I’m Back

It has been almost a year since I updated, which is partly due to being busy and partly due to laziness. It has also been a rough year. In my second to last entry, dated April 16th and titled “Eating Disorder Economics” I said:

“Logically I know that what’s really not fair is that she is struggling and has no support, and if she continues not to eat she will end up inpatient (or worse, dead).”

Well, she died. Only a week after I wrote that. She went inpatient for treatment but her body was just too compromised. I was devastated beyond belief, and I honestly can’t say that I am through the grieving process yet.

I ended up sliding back into old habits, and had to go back to intensive treatment over the summer and the fall. My roommate from my stay over the summer passed away, as did another very good friend of mine. I still can’t comprehend all of these young lives gone too soon.

I am currently still in PHP, working to regain my life. I have a whole list of TV quotes just waiting to be explored, provided that I can get myself in front of my computer long enough to write something coherent. In the meantime, I came across the following non-TV quotes that I would like to share:

The first one is from the friend of mine that passed away last April: “I just can’t wait for the times when there is no worry of either of us being here…It’s gotta happen one day, until then i hope we can support each other thru this hell, so we can look back and say hahahahah!” Whenever I feel like giving up I remember that, and remind myself that I have to keep fighting, keep pushing, and make those dreams a reality – for both of us.

In addition, I came across the following from Marya Hornbacher, the author of the book Wasted that I quoted in a previous post. This quote is not from that book, in fact, I don’t know exactly where it is from, but I find it very applicable:

“I don’t remember when I stopped counting…or when I started just eating when I got hungry, instead of questioning it, obsessing about it, dithering and freaking out, as I’d done for nearly my whole life…I don’t remember exactly when recovery took hold, and went from being something I both fought and wanted, to being simply a way of life…What I know is this: I chose recovery. It was a conscious decision, and not an easy one. That’s the common denominator among people I know who have recovered: they chose recovery, and they worked like hell for it, and they didn’t give up. Recovery isn’t easy, at first. It takes time. It takes more work, sometimes, than you think you’re willing to do. But it is worth every hard day, every tear, every terrified moment. It’s worth it, because the trade-off is this: you let go of your eating disorder, and you get back your life.”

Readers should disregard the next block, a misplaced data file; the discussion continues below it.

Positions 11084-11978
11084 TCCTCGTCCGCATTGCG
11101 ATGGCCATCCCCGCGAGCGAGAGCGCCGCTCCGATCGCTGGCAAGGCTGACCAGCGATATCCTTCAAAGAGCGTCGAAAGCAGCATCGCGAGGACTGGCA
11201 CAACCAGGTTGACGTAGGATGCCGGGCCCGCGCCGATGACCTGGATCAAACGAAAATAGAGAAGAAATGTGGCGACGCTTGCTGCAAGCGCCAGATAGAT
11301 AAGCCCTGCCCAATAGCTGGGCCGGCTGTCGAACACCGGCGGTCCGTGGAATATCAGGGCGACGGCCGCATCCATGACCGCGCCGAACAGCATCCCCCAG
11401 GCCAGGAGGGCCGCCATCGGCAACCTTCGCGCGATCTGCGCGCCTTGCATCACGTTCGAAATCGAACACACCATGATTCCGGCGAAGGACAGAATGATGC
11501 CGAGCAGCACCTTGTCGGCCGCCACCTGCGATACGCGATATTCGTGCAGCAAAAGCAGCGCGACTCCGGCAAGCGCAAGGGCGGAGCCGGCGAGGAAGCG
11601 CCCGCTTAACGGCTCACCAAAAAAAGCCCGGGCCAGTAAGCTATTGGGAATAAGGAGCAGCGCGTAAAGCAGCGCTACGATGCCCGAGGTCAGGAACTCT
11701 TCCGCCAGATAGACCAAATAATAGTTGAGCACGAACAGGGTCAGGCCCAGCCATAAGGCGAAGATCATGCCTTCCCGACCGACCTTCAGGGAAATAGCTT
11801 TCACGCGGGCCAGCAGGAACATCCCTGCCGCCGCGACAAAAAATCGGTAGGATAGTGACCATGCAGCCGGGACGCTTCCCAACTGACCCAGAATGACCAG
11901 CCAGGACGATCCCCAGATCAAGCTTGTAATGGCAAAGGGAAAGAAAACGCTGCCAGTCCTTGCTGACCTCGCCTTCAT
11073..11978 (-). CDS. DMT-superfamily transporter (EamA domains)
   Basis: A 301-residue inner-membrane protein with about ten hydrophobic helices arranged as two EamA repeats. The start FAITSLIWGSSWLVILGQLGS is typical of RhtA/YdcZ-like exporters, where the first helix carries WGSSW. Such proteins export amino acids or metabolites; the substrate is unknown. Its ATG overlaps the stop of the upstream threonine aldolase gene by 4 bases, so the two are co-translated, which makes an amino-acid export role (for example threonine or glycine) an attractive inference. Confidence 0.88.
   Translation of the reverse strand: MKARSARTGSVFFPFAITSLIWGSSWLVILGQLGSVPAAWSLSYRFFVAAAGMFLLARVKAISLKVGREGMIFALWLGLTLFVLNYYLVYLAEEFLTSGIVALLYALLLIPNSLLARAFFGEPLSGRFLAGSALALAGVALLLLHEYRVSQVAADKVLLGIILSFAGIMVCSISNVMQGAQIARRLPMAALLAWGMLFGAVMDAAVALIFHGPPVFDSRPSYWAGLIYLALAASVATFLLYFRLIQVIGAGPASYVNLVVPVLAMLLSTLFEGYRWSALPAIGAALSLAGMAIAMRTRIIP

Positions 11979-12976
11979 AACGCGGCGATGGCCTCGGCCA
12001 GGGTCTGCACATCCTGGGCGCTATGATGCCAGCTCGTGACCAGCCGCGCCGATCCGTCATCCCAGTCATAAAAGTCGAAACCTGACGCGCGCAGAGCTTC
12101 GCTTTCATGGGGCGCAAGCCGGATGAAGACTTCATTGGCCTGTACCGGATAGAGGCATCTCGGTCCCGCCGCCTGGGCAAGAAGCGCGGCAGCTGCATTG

Finally, another quote that I liked:

“Recovery is not simple. Recovery is not easy. Recovery is not fast. Recovery is a grueling process. Recovery is a 24/7 job, with no days off, no breaks, and very few, if any pay days. You are not allowed to quit. You are not allowed to back down, or even just take a day off to rest. You don’t have a choice but to keep going, to keep fighting, because somewhere, somehow, it has to be worth it.”

The PHP program I am in right now is seven days a week, and at least once a day I find myself thinking “I just want a day off” and questioning whether or not all this pain, both physical and mental, is worth it. But as the quotes above emphasize, there can’t just be one day off from recovery, nor is it a passive process. I can’t take a day off from eating, or even a meal. I have to keep choosing to push through, and be patient with the process. To not be afraid when it seems hopeless, and to, as Marya Hornbacher says, to work like hell. I have to keep going and hope that soon eating starts to feel more like LIVING and less like a chore.

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